J-E-T-S! Jets, Jets, Jets!!!!!!

Wednesday, January 13, 2010

Ravens vs. Colts - Here We Go Again


Just like three years ago, the Baltimore Ravens and the Indianapolis Colts will meet in the divisional round of the playoffs, fighting for a chance to play in the Super Bowl. This year, however, the roles appear to be reversed.

In 2006, the Ravens went 13-3 on the season placing them as the second seed, which gave them a bye week and home field advantage. The Colts barely made a wild card spot and had to play on the road. The Ravens came into the game rested and confident while the Colts were beat up and hungry. The Colts beat the Ravens soundly and went on the win the Super Bowl.

This year, the Colts secured the top seed in week 14 with a perfect record and benched their starters for the last two weeks, giving them a 14-2 record. They've had their bye week and will have home field advantage. The Ravens squeaked into the last wild card spot and had to play a big game on the road against the Patriots. They are going into Lucas Oil Stadium beat up and hungry. Judging by the way they put a whoopin' on the Patriots, they are very hungry. I'm hoping this role reversal plays out the same way and the Ravens are Super Bowl bound.

The trouble is Payton Manning. There's something almost super human about his ability to win ball games. Even when you have him against the ropes the way the Ravens did earlier in the season, he somehow pulls out a win almost by force of will. It's as if he puts some sort of telepathic whammy on the other team so they will give up and let him score those extra points to win. In fact, I don't even think of the Colts as a team but as Payton Manning and his support players. If the Colts had to lose Payton Manning for a season the way the Patriots did with Brady the previous season, I doubt that they would come out with a winning record. I think they would look a lot like the Cleveland Browns if they had to go through a season with Curtis Painter under center.

But the fact is, Manning is healthy and rested after having not played in almost a month. Of course, this strategy has always worked against them in the playoffs and I have to hope that this will hold true this year as well. Frankly, I don't respect a team that doesn't come out and try to win every week regardless of whether or not they have anything to play for. Sure, they were 14-0 and had already secured the top seed, but saying that you are willing to throw away a perfect record so you can focus on the playoff run is simply un-American, in my opinion. There has to be some kind of bad kharma in being a professional athletic team and simply giving up because you think you have it made. I know the Colts fans are angry, and Payton Manning looked pretty angry about it although he took the company line publicly. This has to come back to haunt them. At least, I have to hope it does.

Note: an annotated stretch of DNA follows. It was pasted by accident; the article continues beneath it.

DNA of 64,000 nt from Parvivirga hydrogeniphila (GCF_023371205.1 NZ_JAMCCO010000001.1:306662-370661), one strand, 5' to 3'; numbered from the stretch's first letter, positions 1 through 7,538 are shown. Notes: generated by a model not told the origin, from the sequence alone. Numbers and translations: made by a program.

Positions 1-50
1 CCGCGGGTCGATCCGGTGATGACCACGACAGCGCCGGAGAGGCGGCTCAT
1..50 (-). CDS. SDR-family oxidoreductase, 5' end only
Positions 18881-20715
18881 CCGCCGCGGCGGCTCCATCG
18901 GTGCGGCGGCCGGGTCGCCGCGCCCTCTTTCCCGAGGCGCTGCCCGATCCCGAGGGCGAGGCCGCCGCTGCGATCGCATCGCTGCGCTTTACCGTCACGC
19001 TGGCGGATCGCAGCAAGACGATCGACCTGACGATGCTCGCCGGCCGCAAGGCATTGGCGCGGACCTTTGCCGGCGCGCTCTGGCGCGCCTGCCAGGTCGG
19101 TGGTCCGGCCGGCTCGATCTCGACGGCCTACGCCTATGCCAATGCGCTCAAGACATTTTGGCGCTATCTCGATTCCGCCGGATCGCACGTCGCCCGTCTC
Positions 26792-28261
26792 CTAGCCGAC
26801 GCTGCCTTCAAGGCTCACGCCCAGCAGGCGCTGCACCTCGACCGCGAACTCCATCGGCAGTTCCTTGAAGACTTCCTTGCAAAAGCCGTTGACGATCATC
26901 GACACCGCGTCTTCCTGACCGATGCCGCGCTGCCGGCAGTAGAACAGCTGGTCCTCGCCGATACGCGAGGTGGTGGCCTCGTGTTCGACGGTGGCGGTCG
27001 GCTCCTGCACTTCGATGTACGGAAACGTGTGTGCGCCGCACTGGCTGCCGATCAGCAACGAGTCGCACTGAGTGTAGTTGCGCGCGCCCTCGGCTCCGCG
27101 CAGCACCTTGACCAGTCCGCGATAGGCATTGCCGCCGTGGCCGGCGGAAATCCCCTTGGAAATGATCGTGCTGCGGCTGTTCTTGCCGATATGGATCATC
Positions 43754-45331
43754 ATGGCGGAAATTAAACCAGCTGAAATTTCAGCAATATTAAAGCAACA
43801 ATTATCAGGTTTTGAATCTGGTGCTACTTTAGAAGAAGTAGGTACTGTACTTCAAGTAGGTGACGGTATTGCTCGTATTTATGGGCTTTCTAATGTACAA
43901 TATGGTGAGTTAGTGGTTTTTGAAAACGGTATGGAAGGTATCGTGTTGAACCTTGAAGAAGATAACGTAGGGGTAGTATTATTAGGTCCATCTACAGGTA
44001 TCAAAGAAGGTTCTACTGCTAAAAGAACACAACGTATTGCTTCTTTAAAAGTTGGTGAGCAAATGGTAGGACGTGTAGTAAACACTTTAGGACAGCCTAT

More importantly to me, I have to believe that last Sunday was not an aberration and that the Ravens will come out again with something to prove. They damn near beat the Patriots in the regular season and they damn near beat the Colts as well. The Ravens settled the score with the Patriots, so they must do the same with the Colts. This is the way it should be if they are to make it to the Super Bowl. The Ravens have to beat the elite teams in order to prove that they belong in that same category. I think this is quite do-able if they stick to the game plan they had with New England and mitigate Payton Manning as much as possible. The trouble is, it's much harder to get pressure on Manning than Brady. Sack Brady a couple of times and he becomes rattled. Even if you manage to sack Manning at all, he seldom loses his focus. He's just too damn good.

So all I can hope for is rusty starters and bad kharma and a really hungry Ravens team. If the Ravens can take out the Colts, I think the rest would be gravy. If they have to face the Chargers, so what? The Chargers are soft and the Ravens have beaten them before. If the Ravens have to take on the Jets, how cool would that be? Rex Ryan and John Harbaugh in a fight for the championship. That's like comic book stuff! I can't wait!

If only there was no Payton.